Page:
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We have to pay for the opticians, but smokers get the NHS for free? watch

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    (Original post by Titch89)
    I suggest you google Prader-Willi syndrome and underactive thyroid...



    Smokers and drinkers do - it's called tax.:rolleyes:
    Everyone pays tax. :rolleyes: Say you spend £10 000 on cigarettes, and you end up having a stroke, come out of hospital after two weeks and end up going back in again. Sooner or later all the complications and healthcare costs will be more than the tax paid. What if someone gets cancer? Pallative care costs will be huge. Is this so difficult to comprehend? :confused:

    I wasn't saying that all genetic issues are not currently paid for...
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    (Original post by addylad)
    Everyone pays tax. :rolleyes: Say you spend £10 000 on cigarettes, and you end up having a stroke, come out of hospital after two weeks and end up going back in again. Sooner or later all the complications and healthcare costs will be more than the tax paid. What if someone gets cancer? Pallative care costs will be huge. Is this so difficult to comprehend? :confused:

    I wasn't saying that all genetic issues are not currently paid for...
    Smokers collectively pay for all their health care and many other people's in the specific tax that only smokers pay. Read the rest of the thread!
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    Smokers:

    If you don't like them, join them.
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    (Original post by Vokes)
    Smokers bring in more money via tax than they cost the NHS,
    That is still debated, I think.
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    The NHS would collapse without smokers, or else they'd need to find some other way of being able to fill a black hole worth billions. I think they're more than entitled to free health care for their, admittedly, unhealthy lifestyle choice.
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    (Original post by L i b)
    Virtually every illness can be in some way connected to chosen behaviour.
    But some behaviour is unhealthy and has known adverse health effects.

    You might get heart disease when you're older - now perhaps you could have averted that from going out and doing exercise instead of posting on TSR. Hence, essentially, you have contributed to your illness.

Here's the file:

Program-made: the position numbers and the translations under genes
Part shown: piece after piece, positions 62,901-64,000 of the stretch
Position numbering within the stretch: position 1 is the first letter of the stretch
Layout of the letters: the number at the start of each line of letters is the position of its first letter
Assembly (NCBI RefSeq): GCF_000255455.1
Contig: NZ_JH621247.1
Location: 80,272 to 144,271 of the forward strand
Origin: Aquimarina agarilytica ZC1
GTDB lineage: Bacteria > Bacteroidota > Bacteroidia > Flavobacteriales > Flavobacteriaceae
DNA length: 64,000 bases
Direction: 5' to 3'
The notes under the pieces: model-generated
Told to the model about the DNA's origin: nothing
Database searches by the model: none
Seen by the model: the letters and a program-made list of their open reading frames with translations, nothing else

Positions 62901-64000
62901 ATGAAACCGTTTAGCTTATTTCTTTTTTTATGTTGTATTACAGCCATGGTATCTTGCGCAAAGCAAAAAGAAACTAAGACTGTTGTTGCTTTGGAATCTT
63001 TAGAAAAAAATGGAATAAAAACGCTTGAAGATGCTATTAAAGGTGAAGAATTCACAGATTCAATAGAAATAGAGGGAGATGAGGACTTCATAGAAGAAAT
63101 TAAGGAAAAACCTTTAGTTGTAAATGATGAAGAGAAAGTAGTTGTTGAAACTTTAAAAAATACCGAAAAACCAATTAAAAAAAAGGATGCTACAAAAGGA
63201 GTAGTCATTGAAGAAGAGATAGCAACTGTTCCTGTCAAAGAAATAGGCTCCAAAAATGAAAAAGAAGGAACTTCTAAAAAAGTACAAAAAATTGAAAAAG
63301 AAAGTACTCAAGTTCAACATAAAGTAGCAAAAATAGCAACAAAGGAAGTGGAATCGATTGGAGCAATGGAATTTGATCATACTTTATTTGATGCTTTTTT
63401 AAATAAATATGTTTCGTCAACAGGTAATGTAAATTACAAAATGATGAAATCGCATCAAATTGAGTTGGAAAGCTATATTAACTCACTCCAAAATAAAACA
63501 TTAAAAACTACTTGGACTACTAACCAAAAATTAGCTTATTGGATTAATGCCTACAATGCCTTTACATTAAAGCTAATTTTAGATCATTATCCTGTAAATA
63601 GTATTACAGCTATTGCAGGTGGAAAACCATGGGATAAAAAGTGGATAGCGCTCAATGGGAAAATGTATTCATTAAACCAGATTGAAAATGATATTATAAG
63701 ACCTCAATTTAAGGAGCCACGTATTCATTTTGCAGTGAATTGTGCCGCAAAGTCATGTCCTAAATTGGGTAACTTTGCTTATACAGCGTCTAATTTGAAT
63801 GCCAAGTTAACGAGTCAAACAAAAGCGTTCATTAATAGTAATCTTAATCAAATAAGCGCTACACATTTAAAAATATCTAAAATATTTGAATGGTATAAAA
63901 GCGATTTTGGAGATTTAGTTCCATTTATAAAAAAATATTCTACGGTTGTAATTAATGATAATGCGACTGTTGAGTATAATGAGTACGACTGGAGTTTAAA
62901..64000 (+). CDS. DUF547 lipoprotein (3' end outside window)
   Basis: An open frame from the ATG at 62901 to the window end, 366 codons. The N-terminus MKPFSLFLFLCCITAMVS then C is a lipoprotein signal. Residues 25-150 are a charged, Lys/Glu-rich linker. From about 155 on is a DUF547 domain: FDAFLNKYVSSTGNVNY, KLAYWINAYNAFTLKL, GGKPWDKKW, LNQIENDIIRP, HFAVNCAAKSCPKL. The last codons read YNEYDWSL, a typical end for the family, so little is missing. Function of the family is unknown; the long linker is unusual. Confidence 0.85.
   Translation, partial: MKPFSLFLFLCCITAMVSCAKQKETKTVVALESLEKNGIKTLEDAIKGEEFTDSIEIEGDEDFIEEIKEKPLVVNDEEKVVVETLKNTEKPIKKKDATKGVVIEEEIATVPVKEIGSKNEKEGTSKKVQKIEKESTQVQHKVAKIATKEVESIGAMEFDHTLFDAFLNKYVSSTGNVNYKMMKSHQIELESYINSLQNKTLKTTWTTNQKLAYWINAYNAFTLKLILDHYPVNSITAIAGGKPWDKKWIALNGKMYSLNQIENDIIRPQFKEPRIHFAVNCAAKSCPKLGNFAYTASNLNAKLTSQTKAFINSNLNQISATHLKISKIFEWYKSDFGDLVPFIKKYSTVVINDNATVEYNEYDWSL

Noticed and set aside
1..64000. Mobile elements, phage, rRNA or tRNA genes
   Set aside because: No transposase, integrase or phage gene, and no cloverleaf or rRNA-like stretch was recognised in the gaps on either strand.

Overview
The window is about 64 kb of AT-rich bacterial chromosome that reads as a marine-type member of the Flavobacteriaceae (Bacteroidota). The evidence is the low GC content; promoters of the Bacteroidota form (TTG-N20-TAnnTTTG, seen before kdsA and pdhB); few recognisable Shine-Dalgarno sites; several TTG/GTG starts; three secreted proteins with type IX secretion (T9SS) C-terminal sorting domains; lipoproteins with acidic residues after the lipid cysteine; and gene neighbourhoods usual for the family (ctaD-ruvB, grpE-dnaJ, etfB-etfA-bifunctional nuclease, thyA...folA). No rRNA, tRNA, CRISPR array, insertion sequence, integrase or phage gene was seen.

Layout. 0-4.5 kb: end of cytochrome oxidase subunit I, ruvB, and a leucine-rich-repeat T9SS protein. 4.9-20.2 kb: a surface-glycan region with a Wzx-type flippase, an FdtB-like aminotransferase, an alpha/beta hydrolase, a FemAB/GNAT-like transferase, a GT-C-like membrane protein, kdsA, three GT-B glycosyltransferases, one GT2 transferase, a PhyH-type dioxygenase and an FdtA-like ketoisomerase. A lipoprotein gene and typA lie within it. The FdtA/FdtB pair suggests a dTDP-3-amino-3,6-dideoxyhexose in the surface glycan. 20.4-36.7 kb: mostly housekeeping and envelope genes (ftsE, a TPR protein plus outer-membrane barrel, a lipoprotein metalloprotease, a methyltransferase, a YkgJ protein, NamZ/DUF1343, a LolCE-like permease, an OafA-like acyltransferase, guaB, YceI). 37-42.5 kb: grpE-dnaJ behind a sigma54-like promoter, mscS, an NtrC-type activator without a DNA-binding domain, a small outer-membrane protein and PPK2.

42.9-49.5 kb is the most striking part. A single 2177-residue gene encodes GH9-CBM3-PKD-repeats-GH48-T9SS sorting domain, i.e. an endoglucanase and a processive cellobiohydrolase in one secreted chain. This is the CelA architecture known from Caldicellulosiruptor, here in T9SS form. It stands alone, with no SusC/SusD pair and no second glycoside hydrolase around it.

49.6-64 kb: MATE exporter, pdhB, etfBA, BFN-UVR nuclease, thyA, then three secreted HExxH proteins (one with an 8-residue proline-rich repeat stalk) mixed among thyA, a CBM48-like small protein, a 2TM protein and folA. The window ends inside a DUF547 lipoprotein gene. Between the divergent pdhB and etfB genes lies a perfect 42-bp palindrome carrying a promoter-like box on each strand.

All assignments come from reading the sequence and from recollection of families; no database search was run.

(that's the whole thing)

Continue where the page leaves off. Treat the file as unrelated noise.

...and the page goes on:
Perhaps I am taking a rest from exercise. It is actually during rest that muscle recovers after being damaged from exercise. Muscles repair themselves and become stronger and larger. Hence, your habit of contradicting everything in a chosen post is completely irrelevant.

    People smoke because they want to. As Hume pointed out, pretending to be somehow able to analyse a hierarchy of human desires is completely idiotic.

    I smoke (well, I haven't for a few weeks, but I am still a smoker) because I enjoy it. What other 'good reason' could you possibly want?
    I wouldn't expect anything more from most smokers. You talk about the fact that I am contributing to my illness above, but don't you think lecturing me about not exercising 24/7 is a little hyprocritical? For a start, you have a habit which can lead to known health issues. It's not a coincidence. There are actually plenty of good reasons not to smoke. You are trying to justify a known factor in heart disease with, 'I enjoy it'. Not smoking saves money, improves health, etc.

    Yeah, but who'd want to socialise with them?
    You haven't once considered the possibility of giving up, which would give you a much larger span of people to socialise with. Notice how many places have signs which say 'no smoking' but I haven't yet seen a sign which says 'no non-smokers'. I don't socialise with smokers because of the smell, the withdrawal symptoms and the passive smoking.

    Are you admitting, then, that most non-smokers do not want to socialise with smokers? Perhaps you should try quitting.

    Good. Can't come quick enough.
    The NHS has saved many lives... :rolleyes:
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    We should not take away the right smokers have to use the NHS, but the government should at some point, inject more money into eye care so people like me won't have to bankrupt themselves to fund a new pair of glasses. :hmmm:
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    (Original post by nolongerhearthemusic)
    Smokers collectively pay for all their health care and many other people's in the specific tax that only smokers pay. Read the rest of the thread!
    I have read it, and the stats are not conclusive enough as at least one other poster has mentioned! You read the thread, get some good statistics and come back with a better argument. We don't need smokers' money anyway.